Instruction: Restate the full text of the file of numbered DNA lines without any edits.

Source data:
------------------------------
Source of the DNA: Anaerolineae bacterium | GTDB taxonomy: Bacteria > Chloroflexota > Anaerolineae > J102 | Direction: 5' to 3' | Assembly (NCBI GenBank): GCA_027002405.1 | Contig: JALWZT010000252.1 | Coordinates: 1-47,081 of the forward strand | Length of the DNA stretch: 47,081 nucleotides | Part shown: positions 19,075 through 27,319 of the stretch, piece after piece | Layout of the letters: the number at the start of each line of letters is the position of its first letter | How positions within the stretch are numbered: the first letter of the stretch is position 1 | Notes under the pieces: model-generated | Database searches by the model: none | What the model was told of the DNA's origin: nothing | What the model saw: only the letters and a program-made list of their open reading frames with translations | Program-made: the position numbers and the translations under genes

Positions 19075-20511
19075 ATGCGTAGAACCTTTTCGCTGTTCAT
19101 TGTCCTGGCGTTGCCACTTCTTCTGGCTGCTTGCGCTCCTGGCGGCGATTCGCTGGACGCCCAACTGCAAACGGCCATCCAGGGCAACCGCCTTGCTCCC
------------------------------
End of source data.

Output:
Source of the DNA: Anaerolineae bacterium | GTDB taxonomy: Bacteria > Chloroflexota > Anaerolineae > J102 | Direction: 5' to 3' | Assembly (NCBI GenBank): GCA_027002405.1 | Contig: JALWZT010000252.1 | Coordinates: 1-47,081 of the forward strand | Length of the DNA stretch: 47,081 nucleotides | Part shown: positions 19,075 through 27,319 of the stretch, piece after piece | Layout of the letters: the number at the start of each line of letters is the position of its first letter | How positions within the stretch are numbered: the first letter of the stretch is position 1 | Notes under the pieces: model-generated | Database searches by the model: none | What the model was told of the DNA's origin: nothing | What the model saw: only the letters and a program-made list of their open reading frames with translations | Program-made: the position numbers and the translations under genes

Positions 19075-20511
19075 ATGCGTAGAACCTTTTCGCTGTTCAT
19101 TGTCCTGGCGTTGCCACTTCTTCTGGCTGCTTGCGCTCCTGGCGGCGATTCGCTGGACGCCCAACTGCAAACGGCCATCCAGGGCAACCGCCTTGCTCCC